Skip to main content

Movie Review: Sofia Coppola's Marie Antoinette (2006)

I have been looking forward to watching Marie Antoinette for quite some time. This movie was directed by Sofia Coppola, who also directed the heartbreaking Virgin Suicides. Both of these movies deal with females who become marginalized in a male-driven society. This truly is a shame, because God created women to be treasured and loved. Yet in this movie, Antoinette is only valued for her ability to bear an heir. Until she does, all she hears is criticism and how precarious her situation is. I still remember a moment in the Virgin Suicides. The character played by Josh Hartnett is finally able to deflower Kirsten Dunst as the "lead virgin." Up until that moment, he was totally obsessed with her. When she finally made love to him, he abandons her on a football field. She does the walk of shame alone into her house. I remember thinking how unfair this was. After she gave away the great treasure of her virginity, she lost all possibility of being interesting to his character.

I had this same sense of injustice in my mind as I watched Marie Antoinette.

Antoinette did not choose her course. She is sent off from her home so that Austria and France can have an alliance through her marriage to Louis XVI (Jason Schwartzman). When she arrives, you can sense her loneliness. She walks up the aisle of the court like an enthusiastic teenager because she is one! Her new courtiers seem appalled by her. Does she have to smile so much? She greets everyone with enthusiasm, which is quickly quenched by the constant gossip and disapproving looks. This is a society based on backbiting and social climbing. You get up by pushing others down, and Antoinette never fully accepts this rule, which gives her more appeal and eventually leads to her downfall.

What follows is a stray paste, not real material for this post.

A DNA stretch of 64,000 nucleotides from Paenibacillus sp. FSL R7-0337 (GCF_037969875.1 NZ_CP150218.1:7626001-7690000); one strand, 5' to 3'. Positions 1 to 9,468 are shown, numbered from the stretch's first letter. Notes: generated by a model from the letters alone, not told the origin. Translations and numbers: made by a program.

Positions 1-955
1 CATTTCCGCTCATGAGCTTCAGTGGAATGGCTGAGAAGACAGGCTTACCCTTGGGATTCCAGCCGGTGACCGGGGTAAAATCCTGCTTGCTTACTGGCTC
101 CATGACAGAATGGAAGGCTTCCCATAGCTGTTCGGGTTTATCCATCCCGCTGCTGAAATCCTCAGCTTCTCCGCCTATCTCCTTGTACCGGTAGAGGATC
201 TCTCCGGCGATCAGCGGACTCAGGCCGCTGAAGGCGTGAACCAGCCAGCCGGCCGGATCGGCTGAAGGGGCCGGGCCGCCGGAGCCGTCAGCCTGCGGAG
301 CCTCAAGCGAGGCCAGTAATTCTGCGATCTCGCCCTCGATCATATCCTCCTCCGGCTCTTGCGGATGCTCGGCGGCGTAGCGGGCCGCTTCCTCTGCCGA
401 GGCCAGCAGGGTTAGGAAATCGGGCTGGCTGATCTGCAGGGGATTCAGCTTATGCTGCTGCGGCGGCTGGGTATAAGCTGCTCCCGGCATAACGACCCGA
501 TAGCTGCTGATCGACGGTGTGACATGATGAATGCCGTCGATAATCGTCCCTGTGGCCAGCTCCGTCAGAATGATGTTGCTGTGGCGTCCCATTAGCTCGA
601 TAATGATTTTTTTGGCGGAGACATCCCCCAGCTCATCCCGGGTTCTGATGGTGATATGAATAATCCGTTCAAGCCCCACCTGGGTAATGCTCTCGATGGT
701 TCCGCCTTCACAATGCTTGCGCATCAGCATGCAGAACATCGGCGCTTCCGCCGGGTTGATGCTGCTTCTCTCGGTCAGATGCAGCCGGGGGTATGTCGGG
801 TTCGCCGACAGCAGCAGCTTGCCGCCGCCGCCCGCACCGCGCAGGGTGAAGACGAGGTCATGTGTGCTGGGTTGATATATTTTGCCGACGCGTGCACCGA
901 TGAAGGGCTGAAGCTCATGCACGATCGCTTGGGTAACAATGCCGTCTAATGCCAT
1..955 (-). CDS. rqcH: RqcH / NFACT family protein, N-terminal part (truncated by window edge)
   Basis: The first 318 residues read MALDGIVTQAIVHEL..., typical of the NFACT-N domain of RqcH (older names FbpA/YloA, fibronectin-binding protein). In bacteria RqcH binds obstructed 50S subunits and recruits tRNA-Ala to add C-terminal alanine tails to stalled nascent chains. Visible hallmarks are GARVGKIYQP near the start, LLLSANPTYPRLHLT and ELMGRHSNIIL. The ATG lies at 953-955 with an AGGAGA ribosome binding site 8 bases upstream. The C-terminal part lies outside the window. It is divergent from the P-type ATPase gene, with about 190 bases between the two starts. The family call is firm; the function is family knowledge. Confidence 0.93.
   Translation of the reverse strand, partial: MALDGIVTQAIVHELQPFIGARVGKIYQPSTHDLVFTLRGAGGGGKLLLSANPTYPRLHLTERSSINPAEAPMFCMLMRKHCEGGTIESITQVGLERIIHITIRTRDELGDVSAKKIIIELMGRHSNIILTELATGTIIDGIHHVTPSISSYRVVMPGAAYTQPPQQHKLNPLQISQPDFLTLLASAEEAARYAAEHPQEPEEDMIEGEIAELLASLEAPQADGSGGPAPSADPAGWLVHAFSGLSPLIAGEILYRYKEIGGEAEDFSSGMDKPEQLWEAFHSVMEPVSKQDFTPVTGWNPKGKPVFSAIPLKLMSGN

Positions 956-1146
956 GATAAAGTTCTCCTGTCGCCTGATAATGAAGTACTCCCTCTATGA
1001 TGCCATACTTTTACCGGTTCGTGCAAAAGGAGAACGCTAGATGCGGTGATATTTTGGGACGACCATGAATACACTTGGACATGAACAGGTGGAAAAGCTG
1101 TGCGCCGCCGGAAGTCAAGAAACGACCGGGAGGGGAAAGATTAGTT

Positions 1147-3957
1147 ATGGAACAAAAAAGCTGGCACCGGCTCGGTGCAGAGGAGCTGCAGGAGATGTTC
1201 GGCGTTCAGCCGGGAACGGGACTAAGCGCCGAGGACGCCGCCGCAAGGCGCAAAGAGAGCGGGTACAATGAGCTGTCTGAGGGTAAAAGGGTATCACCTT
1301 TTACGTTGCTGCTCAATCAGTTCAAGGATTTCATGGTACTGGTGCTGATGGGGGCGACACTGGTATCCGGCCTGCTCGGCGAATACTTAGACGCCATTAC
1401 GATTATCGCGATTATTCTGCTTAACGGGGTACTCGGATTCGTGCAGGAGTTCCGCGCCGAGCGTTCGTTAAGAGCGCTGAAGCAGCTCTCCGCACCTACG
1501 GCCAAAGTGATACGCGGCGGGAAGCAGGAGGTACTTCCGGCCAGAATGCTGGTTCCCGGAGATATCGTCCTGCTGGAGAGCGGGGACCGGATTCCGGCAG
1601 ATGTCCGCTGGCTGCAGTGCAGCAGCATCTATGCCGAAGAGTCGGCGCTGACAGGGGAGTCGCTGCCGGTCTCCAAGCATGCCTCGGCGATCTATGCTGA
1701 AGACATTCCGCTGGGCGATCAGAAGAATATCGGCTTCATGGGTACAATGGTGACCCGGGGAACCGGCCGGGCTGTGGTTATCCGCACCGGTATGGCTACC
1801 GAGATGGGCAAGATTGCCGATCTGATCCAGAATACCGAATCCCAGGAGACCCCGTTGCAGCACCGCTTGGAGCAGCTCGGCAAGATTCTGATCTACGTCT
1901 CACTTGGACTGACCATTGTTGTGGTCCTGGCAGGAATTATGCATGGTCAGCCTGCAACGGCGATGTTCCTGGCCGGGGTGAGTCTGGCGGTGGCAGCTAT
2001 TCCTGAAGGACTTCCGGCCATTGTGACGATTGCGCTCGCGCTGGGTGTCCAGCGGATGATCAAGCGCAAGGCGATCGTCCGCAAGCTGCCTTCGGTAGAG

Dunst plays the role beautifully; she is little more than a child. Her husband doesn't seem too set on making the aforementioned heir, but instead of just sitting around for him to change his mind, she has fun. She claps at the opera (scandalous; applause wasn't allowed!) and spends money on shoes, clothing, and jewelry of all colors. That she does this is totally understandable. Why shouldn't she shop when her husband denies her night after night? Jason Schwartzman plays a great dauphin-and-later-king. He is timid and boring as can be. Antoinette and he later develop a camaraderie, which is more of a friendship. The two are friendly and affectionate to one another, but it had the chemistry of a Julia Roberts and Rupert Everett in My Best Friend's Wedding.